There has been some electoral analysis since results came through on Friday which has focused on transfers. However, transfers are like away goals – they only matter if it is close in the first place. In fact, the story of this election is as much if not more about first preference votes, which are the real determiner of where most seats go.
Clearly the SDLP did benefit from transfers; notably a lot of transfers originating from ex-DUP Ulster Unionist candidate Jenny Palmer did not go to the DUP, enabling the SDLP to take an unexpected Lagan Valley seat. Fermanagh & South Tyrone is arguably more freaky, with an SDLP elimination helping the Ulster Unionist over the line (but, without that elimination occurring so soon, it would in fact have been an Ulster Unionist helping the SDLP over the line). It was always likely the SDLP would sneak the last seat in East Londonderry and Upper Bann on the back of Ulster Unionist transfers and the simple fact it is very hard to balance two candidates ahead of one even if you have close to two-and-a-half times as many first preference votes. So it is not that transfers do not matter, but it is worth noting that these are almost always transfers from eliminated candidates.
In the end, however, you get nowhere without first preference votes, and it is here that the Ulster Unionists were unlucky or foolish, depending on how you look at it. The Ulster Unionist first preference vote share actually rose by 0.3 points to 12.9% and back over 100,000 votes, yet yielded a calamitous result. Here, we need to look at the geography.
I have noted before that Northern Ireland can be split electorally into four distinct unit – trends in each unit are usually the same way, but can vary significantly between them. These units are:
- Belfast City (the four Belfast constituencies);
- Belfast suburbs (the five constituencies around Belfast);
- Border/Rural (South Down, Upper Bann, Newry/Armagh, Fermanagh/South Tyrone, West Tyrone); and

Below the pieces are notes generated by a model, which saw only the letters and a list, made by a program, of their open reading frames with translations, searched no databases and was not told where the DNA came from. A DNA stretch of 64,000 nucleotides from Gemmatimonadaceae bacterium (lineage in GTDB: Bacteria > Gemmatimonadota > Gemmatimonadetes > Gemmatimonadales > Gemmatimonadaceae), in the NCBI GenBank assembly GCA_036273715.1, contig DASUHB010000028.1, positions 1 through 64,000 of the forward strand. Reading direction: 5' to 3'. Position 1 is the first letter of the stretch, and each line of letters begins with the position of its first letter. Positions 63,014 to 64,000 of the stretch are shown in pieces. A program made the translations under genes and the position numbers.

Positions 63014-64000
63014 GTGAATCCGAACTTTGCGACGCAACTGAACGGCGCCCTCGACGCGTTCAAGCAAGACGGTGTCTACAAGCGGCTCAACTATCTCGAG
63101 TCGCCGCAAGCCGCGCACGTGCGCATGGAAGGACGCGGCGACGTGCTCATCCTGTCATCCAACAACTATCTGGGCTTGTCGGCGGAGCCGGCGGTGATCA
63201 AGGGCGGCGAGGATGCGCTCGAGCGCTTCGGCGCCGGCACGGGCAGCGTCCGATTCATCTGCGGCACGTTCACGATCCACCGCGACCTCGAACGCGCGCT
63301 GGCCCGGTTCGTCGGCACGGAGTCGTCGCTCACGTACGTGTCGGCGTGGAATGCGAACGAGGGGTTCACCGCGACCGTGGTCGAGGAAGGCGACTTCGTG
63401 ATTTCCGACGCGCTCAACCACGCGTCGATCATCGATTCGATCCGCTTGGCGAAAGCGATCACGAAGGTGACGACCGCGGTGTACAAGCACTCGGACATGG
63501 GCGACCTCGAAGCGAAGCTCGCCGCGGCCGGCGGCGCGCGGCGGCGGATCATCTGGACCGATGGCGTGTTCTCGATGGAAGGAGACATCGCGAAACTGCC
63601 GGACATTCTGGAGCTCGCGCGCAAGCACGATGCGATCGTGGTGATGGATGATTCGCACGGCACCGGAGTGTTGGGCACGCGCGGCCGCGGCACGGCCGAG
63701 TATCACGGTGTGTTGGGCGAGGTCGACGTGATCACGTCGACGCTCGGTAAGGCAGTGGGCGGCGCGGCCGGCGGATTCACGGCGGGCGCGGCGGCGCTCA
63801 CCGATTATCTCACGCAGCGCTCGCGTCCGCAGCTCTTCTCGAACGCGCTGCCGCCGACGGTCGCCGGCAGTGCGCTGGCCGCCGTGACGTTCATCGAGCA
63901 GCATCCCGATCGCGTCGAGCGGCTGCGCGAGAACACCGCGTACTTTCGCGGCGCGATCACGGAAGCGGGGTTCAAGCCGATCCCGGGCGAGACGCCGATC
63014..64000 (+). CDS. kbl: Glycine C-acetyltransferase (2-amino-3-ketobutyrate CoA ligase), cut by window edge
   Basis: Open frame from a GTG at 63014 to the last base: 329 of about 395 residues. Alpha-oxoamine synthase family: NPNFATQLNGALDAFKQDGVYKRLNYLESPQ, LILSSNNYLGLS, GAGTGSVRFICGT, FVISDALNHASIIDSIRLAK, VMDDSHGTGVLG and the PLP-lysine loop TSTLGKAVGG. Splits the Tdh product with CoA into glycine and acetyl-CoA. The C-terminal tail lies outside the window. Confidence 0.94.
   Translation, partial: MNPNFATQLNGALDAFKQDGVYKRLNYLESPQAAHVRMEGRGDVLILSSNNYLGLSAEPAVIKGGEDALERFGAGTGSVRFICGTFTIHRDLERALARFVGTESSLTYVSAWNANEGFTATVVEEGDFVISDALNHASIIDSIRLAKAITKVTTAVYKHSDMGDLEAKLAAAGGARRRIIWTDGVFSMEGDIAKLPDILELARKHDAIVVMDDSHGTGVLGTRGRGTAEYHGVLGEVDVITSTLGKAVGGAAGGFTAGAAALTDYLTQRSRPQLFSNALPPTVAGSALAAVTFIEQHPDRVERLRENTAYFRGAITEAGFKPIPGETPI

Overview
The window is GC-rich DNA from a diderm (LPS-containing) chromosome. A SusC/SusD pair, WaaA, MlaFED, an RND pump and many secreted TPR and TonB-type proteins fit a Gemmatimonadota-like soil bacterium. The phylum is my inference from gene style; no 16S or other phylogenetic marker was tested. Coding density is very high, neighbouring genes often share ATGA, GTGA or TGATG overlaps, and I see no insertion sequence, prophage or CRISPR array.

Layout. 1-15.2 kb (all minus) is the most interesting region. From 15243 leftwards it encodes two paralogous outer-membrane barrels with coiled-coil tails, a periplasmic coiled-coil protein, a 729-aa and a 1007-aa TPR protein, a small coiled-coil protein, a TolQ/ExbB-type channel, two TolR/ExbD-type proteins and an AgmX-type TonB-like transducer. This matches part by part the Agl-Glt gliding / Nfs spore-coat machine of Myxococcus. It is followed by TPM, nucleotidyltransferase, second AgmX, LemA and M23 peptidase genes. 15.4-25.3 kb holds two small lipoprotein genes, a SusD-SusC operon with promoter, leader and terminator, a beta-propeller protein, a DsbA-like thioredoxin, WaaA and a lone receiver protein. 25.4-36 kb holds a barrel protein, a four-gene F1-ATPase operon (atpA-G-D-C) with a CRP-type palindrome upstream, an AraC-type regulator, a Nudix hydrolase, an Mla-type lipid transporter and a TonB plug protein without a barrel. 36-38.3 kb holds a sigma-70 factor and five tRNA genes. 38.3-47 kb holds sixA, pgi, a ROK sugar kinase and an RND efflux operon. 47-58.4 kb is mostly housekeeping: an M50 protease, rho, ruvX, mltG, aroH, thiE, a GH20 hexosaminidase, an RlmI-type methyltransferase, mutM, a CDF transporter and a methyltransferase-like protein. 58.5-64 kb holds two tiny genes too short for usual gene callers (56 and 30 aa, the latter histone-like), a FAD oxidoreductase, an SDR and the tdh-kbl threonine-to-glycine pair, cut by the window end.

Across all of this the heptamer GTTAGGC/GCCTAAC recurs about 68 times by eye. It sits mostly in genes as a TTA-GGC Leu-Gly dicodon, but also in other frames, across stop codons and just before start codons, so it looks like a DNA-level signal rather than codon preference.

- North Coast/Lough (Foyle, East Londonderry, Mid Ulster, North Antrim).
The Ulster Unionist performance in these is most marked. In its best ever election for first preference vote, in 2003, the party scored 18.0%, 33.6%, 21.1% and 16.5% in these areas respectively, adding up to 22.7% overall; but by 2011 these had changed to 8.8%, 17.4%, 16.9% and 7.7% for 13.2%. Clearly this was a dip everywhere, but it was much less pronounced in Border/Rural. However, fast forward to 2017 and we find 7.3%, 22.1%, 12.6% and 8.1% for 12.9% – the same vote share more or less, but yielded in quite different locations. The marked rise to 22.1% in the Belfast suburbs, the best for 14 years, saw only one gain (East Antrim) and actually two losses (Strangford and Lagan Valley) in the five-seaters. It also constituted stacking up votes in places like North Down where they were not required. However, in the Border/Rural areas disaster struck – the marked comparative decline saw a near wipe-out, with only one seat out of five retained. We can see here, therefore, how the different geographic trends led to markedly different outcomes – had the party been able to “lend” some votes from the Belfast suburbs to Border/Rural, that would have cost it little in the former but saved it a lot in the latter. To a degree, this is luck of the draw, but it again points to what a strategic error Leader Mike Nesbitt’s transfer remarks (broadly welcomed in the Unionist majority suburbs but not at all in the Nationalist majority border area) were.
Another note here is the beginning of the evening up of the Alliance performance. These figures for the party in 2011 were 13.1%, 14.9%, 2.8% and 2.9% for 7.7% overall; in a similarly impressive election they are now 14.9%, 15.0%, 4.5% and 3.6% for 9.1%, with the added 1.4 points thus coming primarily away from Greater Belfast. On this occasion, this yielded no more seats (although the eight holds were very comfortable), but even a slight improvement in future surely would.
We live in interesting times…